Letting Victoria Go
I’m not quite sure what Fraser meant when he says at the end, "And I should have let you go." I have a couple of theories, however. Let us play out these scenarios.
Fraser lets Victoria go instead of turning her in. The evil Victoria goes to retrieve the money—the stolen half a million dollars—the location of which she apparently learned from Ed. Victoria, now in love with Ben, decides that he should join her in her life of crime, i.e., living on the stolen money. She needs to convert the money into non traceable commodities of some sort, so she thinks to herself, "Gee, maybe Ben can help." If she asks him directly, he will refuse, of course. She may not realize this fact because he has let her go, so, in her mind, he isn’t that good a cop. When she asks for his help, he will, of course, try to persuade her to turn over the money. I see nothing but conflict in that scenario.
Let us assume that she decides to exchange the money herself and not involve Ben. When she successfully accomplishes this task, she finds Ben, because, of course, she is in love and wants to be with him. Ben may notice that Victoria is living well and has lots of money to spend. I see conflicts in that scenario.
Meanwhile, back at the prison, Jolly learns that Victoria has not been apprehended. He is fearful that she may know the whereabouts of the stolen money. Jolly may have good reason not to trust Victoria. "You think you know her. You don’t." That statement to Fraser is probably based on some bad past experiences that Jolly has had with Victoria. In any event, we know that Jolly escapes from prison when Victoria is released. Jolly would probably have escaped earlier when re realized that she hadn’t been caught. Victoria, not being the kind of person to share, would probably have planned to kill Jolly earlier. After all, he seemed to want at least some of the money. Why should she give it to him when she could kill him instead. Somehow, the evil Victoria would have involved Fraser, even if only to tie him to her. She may have realized that he has now started down the slippery slope of giving up his moral rectitude and principles by letting her go.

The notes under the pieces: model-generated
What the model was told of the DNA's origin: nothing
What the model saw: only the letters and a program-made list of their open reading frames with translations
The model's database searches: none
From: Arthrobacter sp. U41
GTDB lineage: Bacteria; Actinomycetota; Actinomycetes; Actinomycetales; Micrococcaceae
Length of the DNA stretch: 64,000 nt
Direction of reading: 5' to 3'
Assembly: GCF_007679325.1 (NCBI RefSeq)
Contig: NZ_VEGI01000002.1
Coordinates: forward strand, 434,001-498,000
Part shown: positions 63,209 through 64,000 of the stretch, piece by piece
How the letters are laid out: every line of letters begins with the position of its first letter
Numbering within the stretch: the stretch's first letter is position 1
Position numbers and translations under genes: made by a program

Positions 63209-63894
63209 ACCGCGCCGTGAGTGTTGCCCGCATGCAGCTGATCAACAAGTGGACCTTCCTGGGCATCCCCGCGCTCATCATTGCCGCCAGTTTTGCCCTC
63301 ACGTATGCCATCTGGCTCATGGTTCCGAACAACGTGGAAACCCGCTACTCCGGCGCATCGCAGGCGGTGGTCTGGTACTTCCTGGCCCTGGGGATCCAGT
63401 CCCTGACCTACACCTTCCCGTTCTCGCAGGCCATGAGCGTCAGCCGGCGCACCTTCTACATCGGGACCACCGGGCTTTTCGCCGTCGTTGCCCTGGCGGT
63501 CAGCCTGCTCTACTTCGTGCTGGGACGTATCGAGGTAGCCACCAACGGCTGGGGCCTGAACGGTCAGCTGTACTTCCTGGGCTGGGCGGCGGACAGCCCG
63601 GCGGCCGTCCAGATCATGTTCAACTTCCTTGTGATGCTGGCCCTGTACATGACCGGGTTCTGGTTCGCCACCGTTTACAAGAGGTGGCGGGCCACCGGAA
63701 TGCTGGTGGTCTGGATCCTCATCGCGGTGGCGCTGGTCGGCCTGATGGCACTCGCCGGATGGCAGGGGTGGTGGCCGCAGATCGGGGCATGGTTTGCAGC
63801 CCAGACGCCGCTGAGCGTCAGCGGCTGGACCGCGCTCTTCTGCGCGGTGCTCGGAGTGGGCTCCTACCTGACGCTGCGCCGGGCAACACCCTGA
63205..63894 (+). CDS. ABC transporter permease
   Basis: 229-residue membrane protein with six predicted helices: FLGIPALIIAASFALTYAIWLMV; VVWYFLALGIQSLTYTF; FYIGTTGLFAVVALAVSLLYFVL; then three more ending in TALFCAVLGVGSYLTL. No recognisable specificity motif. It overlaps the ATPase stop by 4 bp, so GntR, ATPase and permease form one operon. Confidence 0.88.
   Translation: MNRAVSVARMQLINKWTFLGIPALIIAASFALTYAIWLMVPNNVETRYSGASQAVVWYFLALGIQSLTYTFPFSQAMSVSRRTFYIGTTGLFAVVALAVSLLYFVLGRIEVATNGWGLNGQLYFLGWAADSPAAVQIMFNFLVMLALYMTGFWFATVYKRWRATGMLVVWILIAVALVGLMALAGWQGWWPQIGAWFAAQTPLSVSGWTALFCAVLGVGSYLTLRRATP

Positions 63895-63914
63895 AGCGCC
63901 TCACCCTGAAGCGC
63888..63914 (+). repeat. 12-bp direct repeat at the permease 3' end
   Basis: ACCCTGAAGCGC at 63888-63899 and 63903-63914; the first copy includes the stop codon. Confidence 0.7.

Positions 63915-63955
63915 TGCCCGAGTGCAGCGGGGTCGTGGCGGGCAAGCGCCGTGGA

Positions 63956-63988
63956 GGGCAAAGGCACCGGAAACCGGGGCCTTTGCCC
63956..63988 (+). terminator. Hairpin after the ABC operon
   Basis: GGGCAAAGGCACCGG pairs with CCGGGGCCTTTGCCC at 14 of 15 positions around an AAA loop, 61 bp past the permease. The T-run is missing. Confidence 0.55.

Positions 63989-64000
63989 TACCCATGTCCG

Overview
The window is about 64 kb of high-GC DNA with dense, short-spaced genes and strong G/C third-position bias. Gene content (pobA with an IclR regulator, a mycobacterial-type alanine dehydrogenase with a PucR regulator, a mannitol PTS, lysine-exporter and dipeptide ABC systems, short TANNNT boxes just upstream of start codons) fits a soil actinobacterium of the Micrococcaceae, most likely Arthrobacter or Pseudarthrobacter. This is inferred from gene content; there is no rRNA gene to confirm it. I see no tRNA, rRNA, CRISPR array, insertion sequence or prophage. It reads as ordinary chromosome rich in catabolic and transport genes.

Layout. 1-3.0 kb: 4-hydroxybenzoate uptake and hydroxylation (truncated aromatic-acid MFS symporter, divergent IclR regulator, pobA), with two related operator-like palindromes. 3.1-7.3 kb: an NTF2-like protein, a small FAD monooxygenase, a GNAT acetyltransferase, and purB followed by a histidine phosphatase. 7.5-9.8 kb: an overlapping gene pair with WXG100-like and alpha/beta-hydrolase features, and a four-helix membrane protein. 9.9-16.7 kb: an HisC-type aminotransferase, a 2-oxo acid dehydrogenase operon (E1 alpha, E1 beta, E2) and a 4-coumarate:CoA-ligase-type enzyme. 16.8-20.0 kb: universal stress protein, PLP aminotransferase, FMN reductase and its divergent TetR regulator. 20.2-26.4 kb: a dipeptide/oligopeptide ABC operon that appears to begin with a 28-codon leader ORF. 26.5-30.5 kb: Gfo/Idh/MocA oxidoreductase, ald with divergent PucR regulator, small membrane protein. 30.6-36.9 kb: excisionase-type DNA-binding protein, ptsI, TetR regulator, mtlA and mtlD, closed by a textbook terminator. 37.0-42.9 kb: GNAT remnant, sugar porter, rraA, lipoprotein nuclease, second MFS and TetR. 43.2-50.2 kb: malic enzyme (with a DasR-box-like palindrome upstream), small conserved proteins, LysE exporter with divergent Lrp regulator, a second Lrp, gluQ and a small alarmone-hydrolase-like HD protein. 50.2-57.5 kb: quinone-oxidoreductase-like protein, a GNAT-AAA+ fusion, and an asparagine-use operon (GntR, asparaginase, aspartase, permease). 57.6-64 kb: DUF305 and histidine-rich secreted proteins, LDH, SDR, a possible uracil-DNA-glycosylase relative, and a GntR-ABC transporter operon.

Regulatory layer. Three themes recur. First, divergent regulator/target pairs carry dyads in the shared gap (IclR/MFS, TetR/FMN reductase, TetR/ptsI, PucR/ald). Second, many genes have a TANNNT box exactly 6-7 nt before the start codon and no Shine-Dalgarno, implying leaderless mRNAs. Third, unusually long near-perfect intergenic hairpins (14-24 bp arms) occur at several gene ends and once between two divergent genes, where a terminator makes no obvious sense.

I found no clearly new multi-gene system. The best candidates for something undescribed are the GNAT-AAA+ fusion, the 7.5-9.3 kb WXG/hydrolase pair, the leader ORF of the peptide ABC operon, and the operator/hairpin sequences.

A Possibly Good Victoria?
It is remotely conceivable that after gaining her freedom, Victoria may have written an anonymous note to the authorities revealing the whereabouts of the stolen money. Somehow, I can’t quite see this as a possibility. Her later actions are so vicious, especially towards a totally innocent Ray, that I don’t believe that even ten years in prison could warp a person to that extent. This type of character was probably formed long before she went to prison.